2 Replies Latest reply: Jun 20, 2007 6:29 PM by 3004 RSS

    Implicit Constructor

      in C++ , if i define a one argument constructor , then i must define a zero argument constructor <which acts as the implicit constructor> for the class

      Does this constraint holds for Java too ?
        • 1. Re: Implicit Constructor
          Why not try it and see?
          • 2. Re: Implicit Constructor
            Constructor rules:

            1) Every class has at least one ctor.

            1.1) If you do not define an explicit constructor for your class, the compiler provides a implicit constructor that takes no args and simply calls super().

            1.2) If you do define one or more explicit constructors, regardless of whether they take args, then the compiler no longer provides the implicit no-arg ctor. In this case, you must explicitly define a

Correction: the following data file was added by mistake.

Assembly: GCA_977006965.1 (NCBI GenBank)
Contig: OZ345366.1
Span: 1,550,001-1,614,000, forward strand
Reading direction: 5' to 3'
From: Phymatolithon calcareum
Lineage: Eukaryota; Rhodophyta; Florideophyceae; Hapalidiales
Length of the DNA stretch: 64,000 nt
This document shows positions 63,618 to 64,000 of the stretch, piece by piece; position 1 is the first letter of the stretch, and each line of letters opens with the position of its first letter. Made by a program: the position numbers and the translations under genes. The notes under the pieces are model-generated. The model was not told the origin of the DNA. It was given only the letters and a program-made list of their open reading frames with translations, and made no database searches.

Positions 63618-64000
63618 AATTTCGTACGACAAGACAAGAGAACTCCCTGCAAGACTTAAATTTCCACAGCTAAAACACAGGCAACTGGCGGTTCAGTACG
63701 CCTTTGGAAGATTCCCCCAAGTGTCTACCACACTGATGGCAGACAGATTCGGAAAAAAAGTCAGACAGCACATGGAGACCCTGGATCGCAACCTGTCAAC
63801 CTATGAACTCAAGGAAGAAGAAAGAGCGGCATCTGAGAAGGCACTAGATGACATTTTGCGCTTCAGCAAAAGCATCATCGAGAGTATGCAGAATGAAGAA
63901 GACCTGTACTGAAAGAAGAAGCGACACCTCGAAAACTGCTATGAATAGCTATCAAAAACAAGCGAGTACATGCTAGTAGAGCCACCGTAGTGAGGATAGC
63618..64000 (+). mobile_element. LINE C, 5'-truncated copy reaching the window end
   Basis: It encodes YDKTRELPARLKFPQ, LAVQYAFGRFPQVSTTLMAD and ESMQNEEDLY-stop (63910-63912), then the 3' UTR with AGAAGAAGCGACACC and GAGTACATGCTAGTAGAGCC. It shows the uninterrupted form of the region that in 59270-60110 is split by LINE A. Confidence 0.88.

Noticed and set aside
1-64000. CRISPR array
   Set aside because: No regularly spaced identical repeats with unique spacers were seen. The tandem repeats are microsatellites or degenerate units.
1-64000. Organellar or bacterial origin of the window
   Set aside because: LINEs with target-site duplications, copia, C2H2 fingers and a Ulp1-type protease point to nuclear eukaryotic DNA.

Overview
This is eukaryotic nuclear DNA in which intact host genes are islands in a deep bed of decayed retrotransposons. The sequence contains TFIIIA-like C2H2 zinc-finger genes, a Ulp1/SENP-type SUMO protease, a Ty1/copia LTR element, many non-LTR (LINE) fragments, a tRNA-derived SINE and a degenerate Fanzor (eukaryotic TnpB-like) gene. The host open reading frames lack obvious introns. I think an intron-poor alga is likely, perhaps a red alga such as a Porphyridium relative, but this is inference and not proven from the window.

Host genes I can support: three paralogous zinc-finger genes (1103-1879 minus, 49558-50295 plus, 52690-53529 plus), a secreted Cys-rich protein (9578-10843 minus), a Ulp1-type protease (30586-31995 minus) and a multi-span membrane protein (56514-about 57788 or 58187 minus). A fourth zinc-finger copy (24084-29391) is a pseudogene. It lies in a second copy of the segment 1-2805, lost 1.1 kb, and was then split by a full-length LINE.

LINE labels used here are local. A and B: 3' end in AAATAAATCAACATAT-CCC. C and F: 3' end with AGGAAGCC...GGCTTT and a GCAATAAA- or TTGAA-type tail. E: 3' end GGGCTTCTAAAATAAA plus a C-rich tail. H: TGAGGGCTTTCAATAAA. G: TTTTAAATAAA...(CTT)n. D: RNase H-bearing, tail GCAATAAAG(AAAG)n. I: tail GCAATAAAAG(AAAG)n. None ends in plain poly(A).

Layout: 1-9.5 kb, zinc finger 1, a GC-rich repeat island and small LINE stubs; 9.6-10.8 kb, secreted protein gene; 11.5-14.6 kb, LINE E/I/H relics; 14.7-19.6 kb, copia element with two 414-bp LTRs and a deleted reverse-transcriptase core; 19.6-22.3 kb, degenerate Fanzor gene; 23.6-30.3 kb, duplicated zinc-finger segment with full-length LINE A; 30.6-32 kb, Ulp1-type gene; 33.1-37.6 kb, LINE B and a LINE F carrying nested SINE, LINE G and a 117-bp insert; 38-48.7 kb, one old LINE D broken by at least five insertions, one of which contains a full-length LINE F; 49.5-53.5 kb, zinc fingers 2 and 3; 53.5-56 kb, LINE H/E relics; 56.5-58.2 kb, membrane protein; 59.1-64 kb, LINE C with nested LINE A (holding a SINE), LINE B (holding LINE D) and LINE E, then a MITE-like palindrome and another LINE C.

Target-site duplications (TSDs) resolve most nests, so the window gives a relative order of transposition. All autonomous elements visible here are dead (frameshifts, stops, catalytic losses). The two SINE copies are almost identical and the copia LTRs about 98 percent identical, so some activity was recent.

public MyClass() {...} 
            if you want one.

            1.3) Constructors are not inherited.

            2) The first statement in the body of any ctor is either a call to a superclass ctor
            or a call to another ctor of this class
            2.1) If you do not explicitly put a call to super(...) or this(...) as the first statement in a ctor that you define, then the compiler implicitly inserts a call to super's no-arg ctor
            as the first call. The implicitly called ctor is always super's no-arg ctor, regardless of whether the currently running ctor takes args.

            2.2) There is always exactly one call to either super(...) or this(...) in each constructor, and it is always the first call. You can't put in more than one, and if you put one in, the compiler's implicitly provided one is removed.